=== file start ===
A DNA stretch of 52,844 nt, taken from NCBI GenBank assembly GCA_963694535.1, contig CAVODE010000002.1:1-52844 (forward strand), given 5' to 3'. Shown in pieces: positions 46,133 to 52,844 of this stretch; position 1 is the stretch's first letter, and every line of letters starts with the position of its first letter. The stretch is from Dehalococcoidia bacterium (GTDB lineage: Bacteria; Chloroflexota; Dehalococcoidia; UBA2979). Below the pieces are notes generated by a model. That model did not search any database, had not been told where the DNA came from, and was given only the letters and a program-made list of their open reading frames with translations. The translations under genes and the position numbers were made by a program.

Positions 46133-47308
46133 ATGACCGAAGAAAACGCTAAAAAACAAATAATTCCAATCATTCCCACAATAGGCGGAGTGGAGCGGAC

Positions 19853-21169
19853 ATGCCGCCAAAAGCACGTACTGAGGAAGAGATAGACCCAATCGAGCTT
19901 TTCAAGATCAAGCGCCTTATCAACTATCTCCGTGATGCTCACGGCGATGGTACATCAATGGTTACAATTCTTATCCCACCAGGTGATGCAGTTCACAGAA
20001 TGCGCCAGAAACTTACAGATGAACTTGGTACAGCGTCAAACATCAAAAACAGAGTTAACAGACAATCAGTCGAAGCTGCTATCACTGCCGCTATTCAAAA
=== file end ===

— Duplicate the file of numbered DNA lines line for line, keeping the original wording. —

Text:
A DNA stretch of 52,844 nt, taken from NCBI GenBank assembly GCA_963694535.1, contig CAVODE010000002.1:1-52844 (forward strand), given 5' to 3'. Shown in pieces: positions 46,133 to 52,844 of this stretch; position 1 is the stretch's first letter, and every line of letters starts with the position of its first letter. The stretch is from Dehalococcoidia bacterium (GTDB lineage: Bacteria; Chloroflexota; Dehalococcoidia; UBA2979). Below the pieces are notes generated by a model. That model did not search any database, had not been told where the DNA came from, and was given only the letters and a program-made list of their open reading frames with translations. The translations under genes and the position numbers were made by a program.

Positions 46133-47308
46133 ATGACCGAAGAAAACGCTAAAAAACAAATAATTCCAATCATTCCCACAATAGGCGGAGTGGAGCGGAC

Positions 19853-21169
19853 ATGCCGCCAAAAGCACGTACTGAGGAAGAGATAGACCCAATCGAGCTT
19901 TTCAAGATCAAGCGCCTTATCAACTATCTCCGTGATGCTCACGGCGATGGTACATCAATGGTTACAATTCTTATCCCACCAGGTGATGCAGTTCACAGAA
20001 TGCGCCAGAAACTTACAGATGAACTTGGTACAGCGTCAAACATCAAAAACAGAGTTAACAGACAATCAGTCGAAGCTGCTATCACTGCCGCTATTCAAAA